Plastic boom is on the cards

With the majority of retailers offering all manner of reward schemes to attract customers, it’s estimated that 75% of the voucher business will switch to plastic by 2012. By Richard West

The Co-op certainly started something with its dividend stamps – a reward scheme that helped it become the UK’s leading grocery chain among other things for 50 years up to the 1970s.

Today the public’s love affair with vouchers, coupons and loyalty plastic is as strong as ever.

Last year, coupon fulfilment house, Valassis, responsible for processing more than 85% of coupons redeemed in the UK, reported that a staggering 3.8 billion were distributed – that’s around 60 for every man, woman and child.

“It goes to illustrate the enduring power of this sales and brand-awareness boosting tool,” says Ming Blackburn, Valassis’ marketing manager. “Also, since both distribution and redemption values are climbing, companies are clearly willing to increase their investment in the sector.”

That willingness may be due in part to the widening demographic appeal of vouchers and coupons. Once synonymous with misers and skinflints, according to Valassis, the modern-day coupon user is just as likely to be a “young, urban, car-driving male”.

Growing popularity
Nearly 70% of those earning more than £100,000 a year use coupons and, says Blackburn, more coupons are issued for wine than any other product – underlining the growing popularity of vouchers with the middle classes.

Andrew Johnson, director general of the VA (formerly the Voucher Association), believes that the upward trend is reflected in the sales expansion of pre-paid (or denominational) paper vouchers and gift cards. “The growth is across the board,” he says.

Indeed the market is changing so rapidly that the boundaries between denominational and non-denominational vouchers, and gift cards and electronic points schemes are becoming less clearly defined.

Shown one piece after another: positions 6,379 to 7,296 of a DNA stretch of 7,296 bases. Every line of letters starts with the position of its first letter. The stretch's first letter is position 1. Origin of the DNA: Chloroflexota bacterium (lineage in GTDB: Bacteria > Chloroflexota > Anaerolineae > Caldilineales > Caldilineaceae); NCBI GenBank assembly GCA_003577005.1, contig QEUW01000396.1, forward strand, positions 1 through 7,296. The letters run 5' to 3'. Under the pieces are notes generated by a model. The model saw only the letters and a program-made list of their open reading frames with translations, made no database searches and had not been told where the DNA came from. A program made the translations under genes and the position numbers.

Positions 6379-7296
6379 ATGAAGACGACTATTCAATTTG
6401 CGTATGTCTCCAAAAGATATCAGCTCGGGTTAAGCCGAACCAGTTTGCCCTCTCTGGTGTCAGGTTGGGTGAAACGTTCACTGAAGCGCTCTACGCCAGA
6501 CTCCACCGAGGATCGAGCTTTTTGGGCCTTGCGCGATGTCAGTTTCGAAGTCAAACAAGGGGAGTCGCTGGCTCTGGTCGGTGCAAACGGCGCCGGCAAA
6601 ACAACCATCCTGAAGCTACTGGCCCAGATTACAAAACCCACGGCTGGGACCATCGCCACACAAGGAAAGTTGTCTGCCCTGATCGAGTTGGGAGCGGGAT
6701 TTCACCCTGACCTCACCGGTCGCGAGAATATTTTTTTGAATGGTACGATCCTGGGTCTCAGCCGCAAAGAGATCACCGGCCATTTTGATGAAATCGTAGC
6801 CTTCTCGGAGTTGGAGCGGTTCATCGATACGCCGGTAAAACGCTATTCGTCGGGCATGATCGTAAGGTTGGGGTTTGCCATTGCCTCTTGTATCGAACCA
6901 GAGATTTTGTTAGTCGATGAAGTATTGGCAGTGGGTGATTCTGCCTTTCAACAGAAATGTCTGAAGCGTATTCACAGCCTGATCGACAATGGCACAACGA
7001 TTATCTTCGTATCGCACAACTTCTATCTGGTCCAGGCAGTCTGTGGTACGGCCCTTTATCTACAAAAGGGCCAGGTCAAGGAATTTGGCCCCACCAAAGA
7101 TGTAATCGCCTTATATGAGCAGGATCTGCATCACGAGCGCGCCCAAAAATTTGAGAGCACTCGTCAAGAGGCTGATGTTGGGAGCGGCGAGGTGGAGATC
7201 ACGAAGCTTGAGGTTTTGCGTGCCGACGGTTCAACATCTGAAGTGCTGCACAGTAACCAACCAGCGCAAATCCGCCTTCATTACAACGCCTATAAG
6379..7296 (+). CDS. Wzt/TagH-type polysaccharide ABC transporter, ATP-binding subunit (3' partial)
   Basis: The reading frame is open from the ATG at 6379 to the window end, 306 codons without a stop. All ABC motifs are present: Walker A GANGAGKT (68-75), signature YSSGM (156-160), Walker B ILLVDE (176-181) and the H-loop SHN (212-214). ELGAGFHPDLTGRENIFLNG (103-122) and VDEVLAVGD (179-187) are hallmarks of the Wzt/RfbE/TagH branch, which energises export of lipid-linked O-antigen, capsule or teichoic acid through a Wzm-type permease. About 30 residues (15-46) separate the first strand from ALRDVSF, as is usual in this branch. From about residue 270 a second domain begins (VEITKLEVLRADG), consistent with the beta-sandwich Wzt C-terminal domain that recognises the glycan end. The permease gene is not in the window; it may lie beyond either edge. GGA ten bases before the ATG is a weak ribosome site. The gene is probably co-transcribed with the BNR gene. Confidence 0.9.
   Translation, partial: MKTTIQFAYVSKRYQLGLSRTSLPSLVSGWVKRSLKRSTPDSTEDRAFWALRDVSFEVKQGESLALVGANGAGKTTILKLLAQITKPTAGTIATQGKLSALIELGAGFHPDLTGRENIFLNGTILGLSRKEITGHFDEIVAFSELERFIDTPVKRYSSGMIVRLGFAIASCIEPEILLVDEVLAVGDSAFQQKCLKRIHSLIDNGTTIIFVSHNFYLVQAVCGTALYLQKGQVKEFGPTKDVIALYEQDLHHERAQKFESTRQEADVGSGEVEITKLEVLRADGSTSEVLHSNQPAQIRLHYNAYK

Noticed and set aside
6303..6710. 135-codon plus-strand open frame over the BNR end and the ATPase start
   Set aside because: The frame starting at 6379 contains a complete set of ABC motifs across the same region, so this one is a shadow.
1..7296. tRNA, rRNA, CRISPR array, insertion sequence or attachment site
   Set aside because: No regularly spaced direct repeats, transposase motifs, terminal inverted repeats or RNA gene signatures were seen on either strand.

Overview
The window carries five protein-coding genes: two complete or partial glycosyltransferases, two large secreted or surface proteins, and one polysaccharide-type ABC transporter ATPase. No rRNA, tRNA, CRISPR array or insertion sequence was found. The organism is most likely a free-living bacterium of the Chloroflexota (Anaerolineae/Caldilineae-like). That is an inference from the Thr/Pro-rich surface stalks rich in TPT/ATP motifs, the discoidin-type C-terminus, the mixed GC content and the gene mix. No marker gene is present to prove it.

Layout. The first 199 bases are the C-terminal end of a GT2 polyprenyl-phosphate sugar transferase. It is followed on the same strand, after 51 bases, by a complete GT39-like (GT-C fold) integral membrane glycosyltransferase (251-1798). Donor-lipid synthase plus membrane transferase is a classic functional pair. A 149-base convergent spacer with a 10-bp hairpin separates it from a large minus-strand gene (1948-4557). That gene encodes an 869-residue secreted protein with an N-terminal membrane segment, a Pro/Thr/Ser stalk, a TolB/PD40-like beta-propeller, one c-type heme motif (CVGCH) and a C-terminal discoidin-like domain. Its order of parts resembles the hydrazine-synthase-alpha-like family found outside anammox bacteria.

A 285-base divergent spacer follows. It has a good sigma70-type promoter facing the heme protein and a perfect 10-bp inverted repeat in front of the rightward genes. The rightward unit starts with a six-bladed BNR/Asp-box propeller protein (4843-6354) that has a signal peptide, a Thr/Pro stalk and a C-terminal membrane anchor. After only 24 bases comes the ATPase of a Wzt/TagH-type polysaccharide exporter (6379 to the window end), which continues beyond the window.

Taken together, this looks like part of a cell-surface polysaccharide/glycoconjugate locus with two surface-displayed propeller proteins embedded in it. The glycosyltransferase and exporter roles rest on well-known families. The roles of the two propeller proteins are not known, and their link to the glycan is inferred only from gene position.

“But despite their undoubted impact on the market,” says Johnson, “gift cards have not really made great inroads as incentives. In the US they’re used to reward customers in the same way as a sales promotion. The question is: does that mean that something like a Nectar card then becomes a gift card?”

When it comes to the issue of paper vouchers versus plastic cards in Britain, the market is split. And in an industry estimated to be worth several billion pounds a year, there are intense discussions about the relative merits of each.

Proponents of the paper voucher include John Lewis and Sainsbury’s (though the latter plans to start gift cards later this year). Says John Bohan, account manager for John Lewis’s corporate gift vouchers: “We prefer to focus on what the paper format can unlock. The vouchers come with a scratch-off panel which means that they can be spent in person or online, so they have the multi-channel flexibility.”

The list of gift card converts includes Boots, Asda and WH Smith. And supporters of plastic point out that it offers real benefits in terms of security, brand building and measurability. Also most people in the industry agree that plastic cards represent an evolution and that they will grow in popularity.

John Sylvester, executive director of P&MM which specialises in providing a number of voucher-related products, predicts that 75% of traditional incentive voucher business will switch to plastic in the next five years.

With the stakes so high, the majority of retailers are continuing to offer a range of different vouchers and coupons to attract customers and encourage loyalty.

While discussions continue about the relative merits of the different formats, there are those who point out that the crucial issue is ensuring that such schemes are properly targeted and reach the right consumers. “What it comes back to,” says Johnson, “is how a programme is used within the retailing strategy. If companies look at it as just another form of payment, like some pre-paid debit card that the banks are starting to offer, they are missing the opportunity to increase customer loyalty and leverage the brand to increase the footfalls.”

Mark Grice, managing director of Catalina Marketing, says that for coupons and vouchers to work as a viable and cost-effective marketing channel, they need to encourage customer retention and shopper frequency.

Cost effective
He says: “If customers find the promotion exciting and personally beneficial and if the offer is delivered in an appropriate and timely manner, they will respond. Somerfield, for example, recently launched a behaviour-based coupon programme, which offered all customers, not just card holders, instant coupons that were tailored to their purchases.

“Targeted coupon schemes are the next evolution in loyalty marketing, as they enable brands and retailers to reach customers with highly differentiated offers and messages.”

Zoë Eastwell, Valassis’ sales and marketing director, database marketing, feels that the internet has yet to come into its own as a means of providing coupons. Paperless coupons, she says, could gain ground as awareness of the medium grows.”

Others including Johnson though point out that vouchers and gift cards work because they feel like gifts.

“But rewards that feel functional and impersonal,” he warns, “are unlikely to build customer relationships.”


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